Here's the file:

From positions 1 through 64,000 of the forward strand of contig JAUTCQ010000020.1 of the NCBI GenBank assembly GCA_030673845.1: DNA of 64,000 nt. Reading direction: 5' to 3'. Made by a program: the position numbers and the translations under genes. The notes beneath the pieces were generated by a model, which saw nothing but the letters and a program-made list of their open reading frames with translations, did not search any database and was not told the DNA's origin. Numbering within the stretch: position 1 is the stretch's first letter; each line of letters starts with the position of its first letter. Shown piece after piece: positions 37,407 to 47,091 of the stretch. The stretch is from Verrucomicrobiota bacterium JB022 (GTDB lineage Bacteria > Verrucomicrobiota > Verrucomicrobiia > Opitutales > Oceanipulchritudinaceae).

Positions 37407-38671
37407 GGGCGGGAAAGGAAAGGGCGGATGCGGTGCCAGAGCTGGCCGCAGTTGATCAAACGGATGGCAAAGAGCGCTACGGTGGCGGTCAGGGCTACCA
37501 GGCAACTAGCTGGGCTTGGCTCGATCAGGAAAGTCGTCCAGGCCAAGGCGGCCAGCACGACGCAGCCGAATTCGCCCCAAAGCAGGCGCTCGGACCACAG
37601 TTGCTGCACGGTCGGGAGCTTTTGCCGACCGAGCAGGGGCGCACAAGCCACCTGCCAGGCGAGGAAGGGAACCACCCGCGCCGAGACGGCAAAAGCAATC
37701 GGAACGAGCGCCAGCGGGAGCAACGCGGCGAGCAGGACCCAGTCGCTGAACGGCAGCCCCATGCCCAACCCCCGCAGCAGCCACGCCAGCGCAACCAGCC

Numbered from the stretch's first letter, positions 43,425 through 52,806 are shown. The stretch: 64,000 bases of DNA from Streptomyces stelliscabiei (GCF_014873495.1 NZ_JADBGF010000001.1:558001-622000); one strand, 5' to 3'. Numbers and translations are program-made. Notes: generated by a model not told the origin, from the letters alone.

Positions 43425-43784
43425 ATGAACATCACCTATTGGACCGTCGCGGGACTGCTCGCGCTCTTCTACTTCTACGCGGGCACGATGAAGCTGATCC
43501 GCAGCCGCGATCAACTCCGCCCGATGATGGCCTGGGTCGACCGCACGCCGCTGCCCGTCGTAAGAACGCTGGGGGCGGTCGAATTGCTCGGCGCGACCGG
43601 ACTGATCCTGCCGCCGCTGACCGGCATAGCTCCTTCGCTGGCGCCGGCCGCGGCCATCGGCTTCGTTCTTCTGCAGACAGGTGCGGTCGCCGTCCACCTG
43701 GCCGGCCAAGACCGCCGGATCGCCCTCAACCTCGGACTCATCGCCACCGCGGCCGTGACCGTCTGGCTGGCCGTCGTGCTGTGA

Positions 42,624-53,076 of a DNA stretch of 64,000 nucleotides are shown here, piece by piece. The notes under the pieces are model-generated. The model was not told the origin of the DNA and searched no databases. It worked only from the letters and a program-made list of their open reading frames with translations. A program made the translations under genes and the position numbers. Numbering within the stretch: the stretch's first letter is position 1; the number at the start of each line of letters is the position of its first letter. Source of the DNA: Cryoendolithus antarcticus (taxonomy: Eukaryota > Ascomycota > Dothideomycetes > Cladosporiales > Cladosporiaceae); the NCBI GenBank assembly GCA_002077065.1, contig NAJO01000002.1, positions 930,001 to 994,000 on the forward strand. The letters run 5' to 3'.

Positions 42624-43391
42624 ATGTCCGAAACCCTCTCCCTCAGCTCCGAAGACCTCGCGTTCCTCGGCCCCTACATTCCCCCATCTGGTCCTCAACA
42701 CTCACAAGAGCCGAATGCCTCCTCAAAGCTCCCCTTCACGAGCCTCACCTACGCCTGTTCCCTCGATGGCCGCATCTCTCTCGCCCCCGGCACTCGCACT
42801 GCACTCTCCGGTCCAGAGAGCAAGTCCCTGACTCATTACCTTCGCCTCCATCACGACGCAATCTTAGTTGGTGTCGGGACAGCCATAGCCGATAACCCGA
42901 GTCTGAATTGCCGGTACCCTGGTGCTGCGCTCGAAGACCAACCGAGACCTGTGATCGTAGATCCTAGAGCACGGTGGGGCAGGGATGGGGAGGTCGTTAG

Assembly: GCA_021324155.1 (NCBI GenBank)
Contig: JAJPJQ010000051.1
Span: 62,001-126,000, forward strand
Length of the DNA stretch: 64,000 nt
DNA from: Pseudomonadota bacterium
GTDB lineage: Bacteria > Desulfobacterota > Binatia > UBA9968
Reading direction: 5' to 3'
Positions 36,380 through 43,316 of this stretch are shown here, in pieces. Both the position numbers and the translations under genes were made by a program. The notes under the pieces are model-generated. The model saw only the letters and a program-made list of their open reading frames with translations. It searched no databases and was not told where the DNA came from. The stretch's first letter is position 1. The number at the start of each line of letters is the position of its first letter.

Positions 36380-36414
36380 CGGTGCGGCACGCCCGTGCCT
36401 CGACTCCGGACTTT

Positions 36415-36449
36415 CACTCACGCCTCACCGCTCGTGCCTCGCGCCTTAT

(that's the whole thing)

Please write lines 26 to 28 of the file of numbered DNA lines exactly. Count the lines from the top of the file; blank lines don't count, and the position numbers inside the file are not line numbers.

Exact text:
Positions 36,380 through 43,316 of this stretch are shown here, in pieces. Both the position numbers and the translations under genes were made by a program. The notes under the pieces are model-generated. The model saw only the letters and a program-made list of their open reading frames with translations. It searched no databases and was not told where the DNA came from. The stretch's first letter is position 1. The number at the start of each line of letters is the position of its first letter.

Positions 36380-36414
36380 CGGTGCGGCACGCCCGTGCCT